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Thread: 2013: Sidewinder Racing Engine to Get Their Own Class

  1. #21
    BoatRacingFacts VIP
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    This disparity between different brands of motors is exactly why I want to see the 44" class (APBA D Mod or 750cc or whatever they call it this year and NBRA E) left alone. Nothing but the Mercury motors allowed.

    Also, I like clock starts. That's just part of boat racing.
    David



    FOR SALE: FE / SE / 850 Mod motor parts
    http://www.boatracingfacts.com/forum...od-motor-parts

  2. #22
    Administrator Ron Hill's Avatar
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    Default Motors and Classes

    I believe High Points are important, but maybe the way High Points have been scored for the last thousand years is wrong.

    The Russ Hill, Jr. point system is needed, I will explain more later.

    Bob Willard was 1-C probably every year he raced except his first year. As I stated in The Willard Family thread, Bob raced 39 straight weeks on Speedboat Rodeo. He raced A-B Hydro, A-B-C-D Runabout.

    Speedboat Rodeo ended in '55, Bob raced until 1959....

    Let me explain my thoughts here!

    1. He had a very good KG-4. In fact, I borrowed it for the 1956 Nationals. My dad didn't want me racing my polished motor, plus it had been taken apart for inspection at the Divisionals, and we were on our way to the Nationals, so there was no time to break my motor in. Besides, my dad thought Bobby Willard's motor was better than mine. I finished third in the Nationals. In '58, I started C Runabout, Bobby still ran A.

    2. Bobby had a very good 20-H, but the Champion Hot Rod, which cost $410 and weighed 41 pounds was faster, but the Hot Rod was called a "Tin Can Monster" as it cost money to repair it every time you ran it. When the Hot Rod came in, most with 20-H's quit, those that bought Hot Rods, went broke keeping them running. The 20-H kit didn't come out until Bob has quit trying to beat the Hot Rod.

    3. Bob had a good running 30-H

    4. Bob had a Mark 40, but he couldn't really keep up with the KG-9's or the 55-H's...

    So, after racing for several years, in order to say with the leaders, he need a Hot Rod and 55-H.

    The answer: Quit!

    My answer: Every class has Divisions. If you have one 40 inch Mark 55-H you get "X" points, but you still get to run.

    There should be clusters of classes. I don't see A Runabouts running with D Mods. But groups. More points ofr more boatsw, more points for more laps, more fun for everyone.
    Attached Images Attached Images           

  3. #23
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    Great Photos Ron hoping to see my old boats show up in one of them.

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    Default My take on stock oautboard racing today,

    Quote Originally Posted by Lil Stinker View Post
    Great Photos Ron hoping to see my old boats show up in one of them.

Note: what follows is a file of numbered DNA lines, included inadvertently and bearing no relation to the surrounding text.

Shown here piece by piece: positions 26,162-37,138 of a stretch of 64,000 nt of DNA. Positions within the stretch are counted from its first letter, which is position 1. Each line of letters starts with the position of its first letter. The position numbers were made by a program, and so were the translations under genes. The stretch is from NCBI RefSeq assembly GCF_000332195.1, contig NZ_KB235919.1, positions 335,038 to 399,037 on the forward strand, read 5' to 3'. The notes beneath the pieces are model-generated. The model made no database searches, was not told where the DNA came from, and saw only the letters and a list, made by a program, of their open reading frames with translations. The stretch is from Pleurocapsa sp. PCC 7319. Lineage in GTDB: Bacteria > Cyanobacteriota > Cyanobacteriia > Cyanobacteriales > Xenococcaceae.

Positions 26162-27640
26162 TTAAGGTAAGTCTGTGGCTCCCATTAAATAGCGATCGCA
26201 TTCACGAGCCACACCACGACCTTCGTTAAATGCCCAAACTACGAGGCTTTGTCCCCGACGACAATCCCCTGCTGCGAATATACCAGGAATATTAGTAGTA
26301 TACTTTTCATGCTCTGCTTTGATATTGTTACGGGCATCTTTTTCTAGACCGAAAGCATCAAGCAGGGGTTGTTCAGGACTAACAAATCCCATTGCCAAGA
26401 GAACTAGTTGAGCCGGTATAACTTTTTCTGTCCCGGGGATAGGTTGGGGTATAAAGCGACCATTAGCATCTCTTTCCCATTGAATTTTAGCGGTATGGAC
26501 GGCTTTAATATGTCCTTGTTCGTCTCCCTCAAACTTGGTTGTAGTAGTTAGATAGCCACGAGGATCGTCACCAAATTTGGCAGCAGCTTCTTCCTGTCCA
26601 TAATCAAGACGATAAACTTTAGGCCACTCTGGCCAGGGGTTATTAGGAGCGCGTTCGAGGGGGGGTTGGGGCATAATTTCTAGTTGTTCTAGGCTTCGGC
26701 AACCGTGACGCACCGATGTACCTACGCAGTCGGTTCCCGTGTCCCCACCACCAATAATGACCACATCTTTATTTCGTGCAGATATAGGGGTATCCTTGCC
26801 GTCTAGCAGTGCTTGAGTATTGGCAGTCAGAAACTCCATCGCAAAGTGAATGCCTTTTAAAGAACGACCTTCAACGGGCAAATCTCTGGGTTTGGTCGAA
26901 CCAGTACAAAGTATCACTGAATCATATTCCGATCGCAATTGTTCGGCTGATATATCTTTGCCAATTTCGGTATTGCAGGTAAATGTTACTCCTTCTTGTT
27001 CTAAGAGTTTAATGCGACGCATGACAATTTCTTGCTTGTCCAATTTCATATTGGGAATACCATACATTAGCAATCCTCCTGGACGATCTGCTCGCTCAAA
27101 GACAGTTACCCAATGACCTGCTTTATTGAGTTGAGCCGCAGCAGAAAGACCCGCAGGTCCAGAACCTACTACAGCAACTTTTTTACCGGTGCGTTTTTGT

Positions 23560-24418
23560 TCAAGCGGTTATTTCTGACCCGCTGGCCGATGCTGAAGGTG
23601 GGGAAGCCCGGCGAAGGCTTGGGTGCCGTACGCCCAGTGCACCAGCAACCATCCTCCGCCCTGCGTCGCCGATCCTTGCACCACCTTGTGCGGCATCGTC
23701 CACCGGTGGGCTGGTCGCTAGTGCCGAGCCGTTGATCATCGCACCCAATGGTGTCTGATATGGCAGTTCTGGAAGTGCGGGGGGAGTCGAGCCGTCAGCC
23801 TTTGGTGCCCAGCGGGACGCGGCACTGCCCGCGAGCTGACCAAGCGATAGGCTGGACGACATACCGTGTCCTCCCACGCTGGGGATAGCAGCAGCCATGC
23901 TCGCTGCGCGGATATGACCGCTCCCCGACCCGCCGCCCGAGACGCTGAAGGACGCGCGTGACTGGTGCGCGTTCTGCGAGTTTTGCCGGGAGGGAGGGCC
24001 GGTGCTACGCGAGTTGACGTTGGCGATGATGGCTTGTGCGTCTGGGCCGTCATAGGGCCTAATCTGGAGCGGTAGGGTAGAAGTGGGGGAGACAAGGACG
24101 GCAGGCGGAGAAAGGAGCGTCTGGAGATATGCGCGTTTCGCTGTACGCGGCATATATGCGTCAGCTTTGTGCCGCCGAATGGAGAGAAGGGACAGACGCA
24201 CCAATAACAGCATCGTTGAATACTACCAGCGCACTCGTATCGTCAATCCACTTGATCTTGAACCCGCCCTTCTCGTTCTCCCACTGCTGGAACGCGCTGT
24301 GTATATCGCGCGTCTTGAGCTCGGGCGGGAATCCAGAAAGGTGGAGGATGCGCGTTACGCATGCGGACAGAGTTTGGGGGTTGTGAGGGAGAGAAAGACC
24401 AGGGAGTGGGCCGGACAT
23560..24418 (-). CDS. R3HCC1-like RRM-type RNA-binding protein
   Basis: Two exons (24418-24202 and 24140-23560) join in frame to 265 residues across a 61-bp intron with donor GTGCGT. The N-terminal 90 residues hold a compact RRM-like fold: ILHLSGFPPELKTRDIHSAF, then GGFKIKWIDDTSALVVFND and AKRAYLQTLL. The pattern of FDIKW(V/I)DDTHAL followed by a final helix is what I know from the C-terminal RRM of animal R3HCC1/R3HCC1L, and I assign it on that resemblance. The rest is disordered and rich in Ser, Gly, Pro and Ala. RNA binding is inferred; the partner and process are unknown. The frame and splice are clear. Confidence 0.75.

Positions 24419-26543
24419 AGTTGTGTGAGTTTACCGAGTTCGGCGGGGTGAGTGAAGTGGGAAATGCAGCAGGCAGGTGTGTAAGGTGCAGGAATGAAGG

I accidentally replied as I meant to make a comment, but anyway, I know this thread is a bit old. I am trying to get started in outboard racing. I have hobbied around with old green-top mercs, and a few other types over the years. I recently bought an old "B" hotrod that is in really good shape. It was all I could afford to do. I had to design and build my own A/B runabout being careful to stay within allowed specs and mindful of weight/fore-aft ratio. This was all while obtaining maximum aerodynamic and hydrodynamic capability, to which I'm sure came out better than anything else running today. I come from a long heritage of domestic boat building, so that is probably why. Due to my engine being an antique though, I can only go with 350cc modified class today upon proper upgrades. After researching the present state of this very old American sport, I am shocked and dissapointed as hell. My Grandfather, as well as a recently departed elderly freind of mine used to race all the time in the southeast. It was everywhere! Outboard racing for smaller classes was seemingly real popular all over the place years ago. What happened? This stuff is hardly happening. There is nothing available in engines but antiques now. Sure, there is the Sidewinder, but they dont even have a parts cataloque to see online. It's just pictures of this mysterious little motor with some specs and a price along with Ms. Sidewinder (the girl modeling next to the engine). I never saw a online purchase form. I guess one just e-mails somebody and does a deal??? Maybe they are legitimate, but thats not my style. Besides, 4800.00 is a hell of a lot to spend for a sport that is so regionally isolated as well as unknown to most people in general. Furthermore it is ruled to heck and back with no real prizes or sponsorship. People see my boat and are suprised this type of boat racing ever existed!!! I'm from the panhandle near the gulf coast. There are many big freshwater lakes, and many huge bays. The only boatracing anyone knows here is offshore and dragboats. I have family all over the southeast and none of them under 60 years old ever seen this stuff!!! Guys, the only way this sport is gonna make it is to get on ESPN or SUN SPORTS channel. Instead of putting so much into a hotrod that works like a yamato, this sport needs to get known to the vast public coast to coast. Take Japan's parimutual racing for example. It is racing where the spectators bet money. It is a multi billion dollar industry that contributes to society over there. Hell, if people would do this in America to see a bunch of scrawny dogs run around a track, why not these cool little race boats? It could even serve to help young people to get into something constructive and new. They would probably like it if 95% of them knew about it. The Sidewinder could become a real seller at motorcycle/jetski dealers all over. There might even be reproduction parts popping up in JEGS and/or SUMMIT racing catalogues for all or most of the older racing engines. Imagine how great that could be!!! It can be done, but it will take effort and a little time. And finally, for the APBA and other organizations, get sensible with the rules!!!!